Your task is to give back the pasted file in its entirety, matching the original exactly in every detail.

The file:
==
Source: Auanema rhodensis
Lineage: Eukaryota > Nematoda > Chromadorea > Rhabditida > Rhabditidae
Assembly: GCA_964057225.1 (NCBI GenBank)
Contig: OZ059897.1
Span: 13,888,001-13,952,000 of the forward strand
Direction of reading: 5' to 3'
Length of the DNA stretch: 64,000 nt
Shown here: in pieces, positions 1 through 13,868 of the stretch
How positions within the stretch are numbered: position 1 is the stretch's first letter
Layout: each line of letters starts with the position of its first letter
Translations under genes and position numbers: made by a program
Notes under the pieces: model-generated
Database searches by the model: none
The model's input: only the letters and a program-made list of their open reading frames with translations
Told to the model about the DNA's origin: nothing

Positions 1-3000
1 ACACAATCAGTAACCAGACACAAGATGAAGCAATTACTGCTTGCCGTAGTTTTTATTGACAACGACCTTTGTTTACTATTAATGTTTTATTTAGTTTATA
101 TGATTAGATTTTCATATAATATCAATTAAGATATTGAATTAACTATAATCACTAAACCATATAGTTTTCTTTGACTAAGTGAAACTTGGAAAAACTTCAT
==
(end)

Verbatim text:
Source: Auanema rhodensis
Lineage: Eukaryota > Nematoda > Chromadorea > Rhabditida > Rhabditidae
Assembly: GCA_964057225.1 (NCBI GenBank)
Contig: OZ059897.1
Span: 13,888,001-13,952,000 of the forward strand
Direction of reading: 5' to 3'
Length of the DNA stretch: 64,000 nt
Shown here: in pieces, positions 1 through 13,868 of the stretch
How positions within the stretch are numbered: position 1 is the stretch's first letter
Layout: each line of letters starts with the position of its first letter
Translations under genes and position numbers: made by a program
Notes under the pieces: model-generated
Database searches by the model: none
The model's input: only the letters and a program-made list of their open reading frames with translations
Told to the model about the DNA's origin: nothing

Positions 1-3000
1 ACACAATCAGTAACCAGACACAAGATGAAGCAATTACTGCTTGCCGTAGTTTTTATTGACAACGACCTTTGTTTACTATTAATGTTTTATTTAGTTTATA
101 TGATTAGATTTTCATATAATATCAATTAAGATATTGAATTAACTATAATCACTAAACCATATAGTTTTCTTTGACTAAGTGAAACTTGGAAAAACTTCAT